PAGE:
Senate Passes Tertiary Hospitals Development Tax Fund Bill


Friday, November 19, 2021 / 03:33 PM / by Wole Obayomi / Header Image Credit: SVP


The Senate of the Federal Republic of Nigeria recently passed the Tertiary Hospitals Development Tax (THDT) Fund Bill, 2021 ("the Bill") for the establishment of the THDT Fund ("THDTF" or "the Fund"). The Fund will be used to facilitate the rehabilitation, restoration, and consolidation of Tertiary Healthcare in Nigeria.


We have highlighted below, some of the key provisions of the Bill:


  1. Administration of the THDTF

The Fund will be managed by a Board of Trustees (BoT or "the Board") consisting of a Chairman, an executive secretary, one representative from the six geopolitical zones and eight (8) other members from the specific ministries and agencies specified in the Bill. The BoT will oversee the administration and disbursement of the monies in the Fund to Federal and State Tertiary Hospitals, specifically for the provision and maintenance of the following:

  1. essential physical infrastructure for teaching, learning, research and services;
  2.  instructional, medical and other services equipment;
  3. research and publication;
  4. staff training and development; and any other need which, in the opinion of the Board, is critical and essential for the improvement of quality and maintenance of standards in the Federal and State Tertiary Hospitals.


Further, Clause 12 of the Bill directs the Board to allocate a maximum of 10% of the total monies received in the preceding year to cover for the operating cost of the Board and other administrative costs, including employee-related costs.


The BoT is also required to submit an annual report to the Minister of Health including a copy of the Fund's audited accounts and the auditor's report thereon.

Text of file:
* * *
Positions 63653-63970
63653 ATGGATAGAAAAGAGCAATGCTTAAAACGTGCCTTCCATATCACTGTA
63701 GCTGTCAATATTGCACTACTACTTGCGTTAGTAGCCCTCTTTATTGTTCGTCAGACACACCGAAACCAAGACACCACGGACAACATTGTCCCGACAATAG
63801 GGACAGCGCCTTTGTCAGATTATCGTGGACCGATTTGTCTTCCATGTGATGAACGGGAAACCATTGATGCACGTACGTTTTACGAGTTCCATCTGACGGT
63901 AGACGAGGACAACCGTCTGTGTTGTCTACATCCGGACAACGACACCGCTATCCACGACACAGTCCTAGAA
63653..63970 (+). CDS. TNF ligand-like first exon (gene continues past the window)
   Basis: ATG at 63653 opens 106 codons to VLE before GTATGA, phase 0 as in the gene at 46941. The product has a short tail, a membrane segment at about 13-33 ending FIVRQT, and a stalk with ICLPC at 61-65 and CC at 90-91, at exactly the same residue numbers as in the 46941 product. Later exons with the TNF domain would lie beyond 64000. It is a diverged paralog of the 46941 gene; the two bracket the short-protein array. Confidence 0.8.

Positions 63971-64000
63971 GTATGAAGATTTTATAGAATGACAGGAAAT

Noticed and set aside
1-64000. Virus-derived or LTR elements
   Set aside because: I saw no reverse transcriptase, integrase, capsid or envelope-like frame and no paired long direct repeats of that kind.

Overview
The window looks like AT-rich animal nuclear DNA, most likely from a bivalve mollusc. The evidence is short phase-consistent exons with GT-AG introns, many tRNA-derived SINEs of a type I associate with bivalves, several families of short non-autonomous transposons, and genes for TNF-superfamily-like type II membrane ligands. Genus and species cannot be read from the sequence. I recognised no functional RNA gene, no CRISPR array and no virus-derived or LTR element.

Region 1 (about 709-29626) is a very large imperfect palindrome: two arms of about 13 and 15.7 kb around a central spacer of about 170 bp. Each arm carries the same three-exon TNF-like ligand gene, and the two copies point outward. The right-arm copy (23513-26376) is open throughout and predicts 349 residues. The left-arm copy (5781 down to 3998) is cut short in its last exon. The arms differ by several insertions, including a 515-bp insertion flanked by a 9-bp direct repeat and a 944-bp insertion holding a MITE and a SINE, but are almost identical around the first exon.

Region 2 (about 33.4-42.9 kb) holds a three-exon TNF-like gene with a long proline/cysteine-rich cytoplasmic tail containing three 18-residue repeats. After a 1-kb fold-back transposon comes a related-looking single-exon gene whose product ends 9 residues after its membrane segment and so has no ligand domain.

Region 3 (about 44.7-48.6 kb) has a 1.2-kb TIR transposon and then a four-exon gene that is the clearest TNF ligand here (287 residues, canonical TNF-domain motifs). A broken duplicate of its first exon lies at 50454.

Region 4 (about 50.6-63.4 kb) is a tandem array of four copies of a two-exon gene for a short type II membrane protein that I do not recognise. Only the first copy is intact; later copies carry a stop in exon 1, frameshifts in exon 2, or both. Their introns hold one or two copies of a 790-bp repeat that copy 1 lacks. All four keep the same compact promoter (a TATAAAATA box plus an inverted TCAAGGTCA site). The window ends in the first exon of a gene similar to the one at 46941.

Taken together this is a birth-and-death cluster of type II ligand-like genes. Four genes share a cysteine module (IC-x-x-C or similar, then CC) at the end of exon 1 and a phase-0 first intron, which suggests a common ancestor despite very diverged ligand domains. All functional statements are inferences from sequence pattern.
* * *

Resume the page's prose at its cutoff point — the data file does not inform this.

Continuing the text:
2.Functions of the THDTF

Clause 6 of the Bill provides that the Fund shall perform the following functions:

  1. provide and maintain tertiary healthcare infrastructure, health research and publications and clinical staff training and development,
  2. monitor collection of THDT by the Federal Inland Revenue Service (FIRS) and ensure transfer of same to the Fund,
  3. manage and disburse the THDT,
  4. liaise with the appropriate ministries or bodies responsible for collection or safekeeping of the tax,
  5. receive requests and approve admittable projects after due consideration,
  6. ensure disbursement of funds to various public Federal and State Tertiary Hospitals in Nigeria,
  7. monitor and evaluate the execution of projects in relation to the Fund's releases
  8. invest funds in appropriate and safe securities
  9. update the Federal Government on its activities and progress through annual and audited reports,
  10. review progress and suggest improvements within the provisions of the Bill,
  11. make and issue guidelines on disbursement of monies from the Fund,
  12. regulate the administration, application, and disbursement of monies from the Fund,
  13. other functions incidental to the objectives of the Fund for the improvement of Tertiary Hospitals.

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3. Sources of Funding

The operations of the THDTF are to be funded by the following:

  1. A take-off grant provided by the Federal Government
  2. Allocated funds from the National Assembly
  3. 1% of petroleum companies' tax paid on total barrels of crude oil produced yearly
  4. 1% of mobile phone service providers tax paid on airtime and data sold yearly
  5. 1% of beverages and breweries companies' tax paid on profit yearly declared
  6. 1% of cement companies' tax paid on profit yearly declared
  7. 1% of paint and chemical manufacturing companies' tax paid on profit yearly declared; and
  8. 1% of tobacco companies' tax paid on profit yearly declared.


In addition to the sources of funding listed above, the Fund may borrow any sum of money required for the performance of its functions as outlined in (2) above.


4. Taxpayer compliance requirements